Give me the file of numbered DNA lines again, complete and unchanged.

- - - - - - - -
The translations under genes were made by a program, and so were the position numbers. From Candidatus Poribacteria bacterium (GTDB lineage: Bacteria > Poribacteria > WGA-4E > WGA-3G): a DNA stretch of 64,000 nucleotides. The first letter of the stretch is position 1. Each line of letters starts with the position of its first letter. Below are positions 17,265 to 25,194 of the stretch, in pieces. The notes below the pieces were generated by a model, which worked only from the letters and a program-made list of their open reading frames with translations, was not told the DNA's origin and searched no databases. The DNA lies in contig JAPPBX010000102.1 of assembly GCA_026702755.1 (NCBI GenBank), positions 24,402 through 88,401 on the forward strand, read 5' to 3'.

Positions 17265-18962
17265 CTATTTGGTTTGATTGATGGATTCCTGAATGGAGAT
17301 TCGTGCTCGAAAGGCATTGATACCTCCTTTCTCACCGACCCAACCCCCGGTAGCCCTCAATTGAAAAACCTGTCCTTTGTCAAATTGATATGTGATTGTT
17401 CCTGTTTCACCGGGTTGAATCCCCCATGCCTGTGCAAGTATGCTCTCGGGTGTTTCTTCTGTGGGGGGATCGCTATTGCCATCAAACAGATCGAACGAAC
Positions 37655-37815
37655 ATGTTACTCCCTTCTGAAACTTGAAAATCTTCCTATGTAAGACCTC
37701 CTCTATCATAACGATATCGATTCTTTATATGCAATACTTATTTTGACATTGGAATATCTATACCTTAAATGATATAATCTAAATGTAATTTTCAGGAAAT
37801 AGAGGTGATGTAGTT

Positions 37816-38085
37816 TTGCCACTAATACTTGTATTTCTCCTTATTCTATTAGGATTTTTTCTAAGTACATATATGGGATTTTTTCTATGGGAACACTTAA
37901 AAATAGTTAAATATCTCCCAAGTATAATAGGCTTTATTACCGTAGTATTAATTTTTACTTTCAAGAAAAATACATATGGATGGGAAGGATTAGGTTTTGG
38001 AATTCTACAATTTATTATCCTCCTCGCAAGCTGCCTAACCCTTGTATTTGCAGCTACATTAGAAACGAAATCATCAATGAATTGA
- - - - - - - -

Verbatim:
The translations under genes were made by a program, and so were the position numbers. From Candidatus Poribacteria bacterium (GTDB lineage: Bacteria > Poribacteria > WGA-4E > WGA-3G): a DNA stretch of 64,000 nucleotides. The first letter of the stretch is position 1. Each line of letters starts with the position of its first letter. Below are positions 17,265 to 25,194 of the stretch, in pieces. The notes below the pieces were generated by a model, which worked only from the letters and a program-made list of their open reading frames with translations, was not told the DNA's origin and searched no databases. The DNA lies in contig JAPPBX010000102.1 of assembly GCA_026702755.1 (NCBI GenBank), positions 24,402 through 88,401 on the forward strand, read 5' to 3'.

Positions 17265-18962
17265 CTATTTGGTTTGATTGATGGATTCCTGAATGGAGAT
17301 TCGTGCTCGAAAGGCATTGATACCTCCTTTCTCACCGACCCAACCCCCGGTAGCCCTCAATTGAAAAACCTGTCCTTTGTCAAATTGATATGTGATTGTT
17401 CCTGTTTCACCGGGTTGAATCCCCCATGCCTGTGCAAGTATGCTCTCGGGTGTTTCTTCTGTGGGGGGATCGCTATTGCCATCAAACAGATCGAACGAAC
Positions 37655-37815
37655 ATGTTACTCCCTTCTGAAACTTGAAAATCTTCCTATGTAAGACCTC
37701 CTCTATCATAACGATATCGATTCTTTATATGCAATACTTATTTTGACATTGGAATATCTATACCTTAAATGATATAATCTAAATGTAATTTTCAGGAAAT
37801 AGAGGTGATGTAGTT

Positions 37816-38085
37816 TTGCCACTAATACTTGTATTTCTCCTTATTCTATTAGGATTTTTTCTAAGTACATATATGGGATTTTTTCTATGGGAACACTTAA
37901 AAATAGTTAAATATCTCCCAAGTATAATAGGCTTTATTACCGTAGTATTAATTTTTACTTTCAAGAAAAATACATATGGATGGGAAGGATTAGGTTTTGG
38001 AATTCTACAATTTATTATCCTCCTCGCAAGCTGCCTAACCCTTGTATTTGCAGCTACATTAGAAACGAAATCATCAATGAATTGA